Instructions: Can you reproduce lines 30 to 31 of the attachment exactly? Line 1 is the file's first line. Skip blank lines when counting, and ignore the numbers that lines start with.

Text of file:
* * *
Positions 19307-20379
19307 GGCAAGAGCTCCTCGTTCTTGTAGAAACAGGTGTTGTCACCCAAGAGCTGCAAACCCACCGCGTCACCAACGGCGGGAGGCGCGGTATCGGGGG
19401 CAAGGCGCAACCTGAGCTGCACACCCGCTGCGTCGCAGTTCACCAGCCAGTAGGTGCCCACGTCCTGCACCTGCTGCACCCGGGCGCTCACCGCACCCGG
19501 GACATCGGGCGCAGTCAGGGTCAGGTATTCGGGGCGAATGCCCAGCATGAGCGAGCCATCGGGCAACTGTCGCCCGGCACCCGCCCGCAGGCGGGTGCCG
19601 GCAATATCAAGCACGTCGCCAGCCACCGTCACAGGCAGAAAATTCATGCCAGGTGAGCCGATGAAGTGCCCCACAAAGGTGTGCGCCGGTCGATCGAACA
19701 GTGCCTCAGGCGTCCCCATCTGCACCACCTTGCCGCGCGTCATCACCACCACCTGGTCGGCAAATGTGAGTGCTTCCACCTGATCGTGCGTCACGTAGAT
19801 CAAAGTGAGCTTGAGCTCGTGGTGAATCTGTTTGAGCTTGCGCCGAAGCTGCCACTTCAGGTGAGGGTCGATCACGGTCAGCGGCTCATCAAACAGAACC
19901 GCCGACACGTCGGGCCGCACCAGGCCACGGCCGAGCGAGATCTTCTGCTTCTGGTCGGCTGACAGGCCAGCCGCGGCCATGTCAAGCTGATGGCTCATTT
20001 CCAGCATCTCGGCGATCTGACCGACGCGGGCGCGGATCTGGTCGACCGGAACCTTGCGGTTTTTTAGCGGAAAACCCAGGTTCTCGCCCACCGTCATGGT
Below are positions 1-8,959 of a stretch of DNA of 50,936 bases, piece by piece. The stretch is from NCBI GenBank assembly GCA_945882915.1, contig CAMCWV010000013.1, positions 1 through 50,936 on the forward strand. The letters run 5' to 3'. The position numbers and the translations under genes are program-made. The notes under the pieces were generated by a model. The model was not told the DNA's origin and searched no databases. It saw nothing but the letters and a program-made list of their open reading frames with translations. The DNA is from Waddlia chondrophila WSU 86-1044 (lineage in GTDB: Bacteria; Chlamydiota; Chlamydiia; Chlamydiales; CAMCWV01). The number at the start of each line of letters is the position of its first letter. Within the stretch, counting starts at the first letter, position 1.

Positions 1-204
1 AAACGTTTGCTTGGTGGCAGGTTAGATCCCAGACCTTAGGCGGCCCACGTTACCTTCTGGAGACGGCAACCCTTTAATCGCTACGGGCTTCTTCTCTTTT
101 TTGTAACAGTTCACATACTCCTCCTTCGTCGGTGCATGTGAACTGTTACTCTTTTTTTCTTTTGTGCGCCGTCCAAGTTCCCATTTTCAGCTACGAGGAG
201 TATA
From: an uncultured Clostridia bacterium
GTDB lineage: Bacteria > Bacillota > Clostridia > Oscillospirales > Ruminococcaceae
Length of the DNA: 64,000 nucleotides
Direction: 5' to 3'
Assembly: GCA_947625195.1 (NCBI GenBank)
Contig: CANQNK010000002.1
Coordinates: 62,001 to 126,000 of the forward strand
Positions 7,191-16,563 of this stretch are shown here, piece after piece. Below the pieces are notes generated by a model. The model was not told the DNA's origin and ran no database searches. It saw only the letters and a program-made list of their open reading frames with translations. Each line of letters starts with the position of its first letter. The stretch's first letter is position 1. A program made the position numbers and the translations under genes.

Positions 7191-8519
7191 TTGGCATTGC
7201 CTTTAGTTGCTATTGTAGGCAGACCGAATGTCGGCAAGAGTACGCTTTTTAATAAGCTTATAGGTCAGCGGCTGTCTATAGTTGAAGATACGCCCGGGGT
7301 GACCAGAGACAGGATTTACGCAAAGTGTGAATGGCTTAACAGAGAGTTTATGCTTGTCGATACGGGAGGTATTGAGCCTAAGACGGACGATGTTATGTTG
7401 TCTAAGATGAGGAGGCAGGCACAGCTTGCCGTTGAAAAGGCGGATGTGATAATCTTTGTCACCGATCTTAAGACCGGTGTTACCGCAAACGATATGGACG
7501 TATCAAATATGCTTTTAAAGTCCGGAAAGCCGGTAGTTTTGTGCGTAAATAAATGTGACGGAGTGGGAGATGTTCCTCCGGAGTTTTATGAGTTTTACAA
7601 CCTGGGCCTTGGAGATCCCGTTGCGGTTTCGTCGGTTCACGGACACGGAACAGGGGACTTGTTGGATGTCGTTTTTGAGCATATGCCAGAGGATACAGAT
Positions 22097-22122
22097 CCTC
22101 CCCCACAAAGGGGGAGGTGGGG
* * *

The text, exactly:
Positions 22097-22122
22097 CCTC